The Missouri Reader Vol. 40, Issue 1 - Page 9

freedom to choose what books were read andhow to conduct Accountable Talk. My second graders no longer felt that they were just there to learn from me:they were there to learn from each other as they thought and talked about books (Moon, 2009).

Student Achievement Occurs with Accountable Talk

After working on the key factors with Accountable Talk, I found evidence of successful academic learning with my students by using a teacher-created rubric (Appendix B).

Some of my readers struggled with fluency, comprehension, or both. Nothing hurts a teacher more than seeing children embarrassed to read. They have a tendency to stay to the back of the group; they keep their heads down and rarely make eye contact with the teacher. Using Accountable Talk with read alouds, it seemed that by starting off in small groups, and gradually growing in size, these struggling readers were no longer embarrassed about their weak literacy skills. They began showing an interest and even answering some questions. The strongest evidence was the support given to my struggling students by their classmates. For example, if struggling readers came to a difficult word, I observed classmates giving the struggling readers time to decode the word by saying: “Sound it out.” “Put the two beginning letters together to blend.” Other pupils simply wanted to help that individual student become a better reader. The class as a whole became more helpful to each other.

After several weeks of implementing Accountable Talk in my class on a regular basis, I did periodic assessments for progress monitoring. The results showed that all the children in the class improved in their fluency rates and in their comprehension skills. Although the improvements were small, the students were still on the right track. They also got better with asking and answering a variety of questions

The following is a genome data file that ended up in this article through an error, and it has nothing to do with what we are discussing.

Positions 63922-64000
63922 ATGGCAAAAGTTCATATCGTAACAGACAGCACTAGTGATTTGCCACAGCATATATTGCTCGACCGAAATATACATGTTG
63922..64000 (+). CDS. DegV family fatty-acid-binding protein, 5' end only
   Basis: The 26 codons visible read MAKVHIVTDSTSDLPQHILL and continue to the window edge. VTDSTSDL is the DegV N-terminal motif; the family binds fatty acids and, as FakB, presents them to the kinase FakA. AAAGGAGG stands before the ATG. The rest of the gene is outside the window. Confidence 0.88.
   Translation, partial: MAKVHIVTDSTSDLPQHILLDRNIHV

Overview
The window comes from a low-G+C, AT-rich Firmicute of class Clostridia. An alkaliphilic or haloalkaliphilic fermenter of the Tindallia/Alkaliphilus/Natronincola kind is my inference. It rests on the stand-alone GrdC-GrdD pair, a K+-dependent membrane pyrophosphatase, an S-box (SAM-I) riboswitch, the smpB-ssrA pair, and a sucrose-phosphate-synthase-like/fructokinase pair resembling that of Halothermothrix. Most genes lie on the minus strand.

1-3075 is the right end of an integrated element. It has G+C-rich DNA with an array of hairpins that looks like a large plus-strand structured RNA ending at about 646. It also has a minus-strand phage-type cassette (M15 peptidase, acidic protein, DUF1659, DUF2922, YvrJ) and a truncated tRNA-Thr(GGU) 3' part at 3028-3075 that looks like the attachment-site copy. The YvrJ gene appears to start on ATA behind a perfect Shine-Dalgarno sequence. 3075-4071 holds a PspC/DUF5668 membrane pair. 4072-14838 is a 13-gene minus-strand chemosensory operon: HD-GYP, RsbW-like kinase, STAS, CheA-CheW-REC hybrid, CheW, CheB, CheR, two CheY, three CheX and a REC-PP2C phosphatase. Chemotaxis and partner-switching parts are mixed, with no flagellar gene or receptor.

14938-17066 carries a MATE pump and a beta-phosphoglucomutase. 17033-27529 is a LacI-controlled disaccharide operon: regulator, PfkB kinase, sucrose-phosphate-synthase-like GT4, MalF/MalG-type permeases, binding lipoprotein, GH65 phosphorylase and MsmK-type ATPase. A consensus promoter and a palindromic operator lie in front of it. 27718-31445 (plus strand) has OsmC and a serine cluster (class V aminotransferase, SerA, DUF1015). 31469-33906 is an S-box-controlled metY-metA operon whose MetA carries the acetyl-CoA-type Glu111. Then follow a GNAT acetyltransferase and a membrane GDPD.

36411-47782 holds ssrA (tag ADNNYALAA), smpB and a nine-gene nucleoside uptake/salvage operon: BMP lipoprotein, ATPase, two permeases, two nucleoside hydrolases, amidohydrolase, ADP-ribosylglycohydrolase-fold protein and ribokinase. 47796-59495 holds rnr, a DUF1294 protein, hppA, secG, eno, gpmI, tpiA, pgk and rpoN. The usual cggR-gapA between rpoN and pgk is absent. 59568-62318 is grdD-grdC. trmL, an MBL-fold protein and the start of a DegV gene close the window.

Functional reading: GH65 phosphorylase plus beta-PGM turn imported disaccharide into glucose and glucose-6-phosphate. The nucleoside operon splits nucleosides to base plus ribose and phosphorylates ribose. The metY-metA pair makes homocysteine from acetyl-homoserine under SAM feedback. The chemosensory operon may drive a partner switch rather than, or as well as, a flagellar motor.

References

Cotton, K. (1997). Teaching thinking skills. School Improvement Research Series

On-line]. Available: http://www.nwrel.org/scpd/sirs/6/cu11.html

Hollenbeck, K. M. (2006). Fluency practice read-aloud plays (Grades 1-2). New York:

Scholastic.

Lane, H. B., & Wright, T. L. (2007, April). Maximizing the effectiveness of reading

aloud. The Reading Teacher, 60(7), 668-675.

LeSchack, A. (2003). Accountable Talk Workshop. Retrieved from Teachers Network

website: http://www.teachnet.org/NTNY/nychelp/Professional_Development/talk.htm

Michaels, S., O’Connor, M.C., Sohmer, R., & Resnick, L. (2002). Guided construction

of knowledge in the classroom: Teacher, talk, task, and tools. Retrieved from website: parentseducationnetwork.org/resources/documents/HowEffectiveTalk.pdf

Moon, M. (2009). Read aloud with accountable talk – Thinking and talking deeply about books. Retrieved from website: www.earcos.org/etc2009/download/moon/Moon_workshop1.doc

Taberski, S. (2000). On solid ground : Strategies for teaching reading K-3. Portsmouth, NH: Heinemann.

A former classroom teacher and reading specialist, Charline Barnes Rowland is currently a college professor at West Virginia University. Alyssa Kessler is an elementary classroom teacher in New York City public schools.

9

"My second graders no longer felt that they were just there to learn from me: they were there to learn from each other as they thought and talked about books" (Moon, 2009).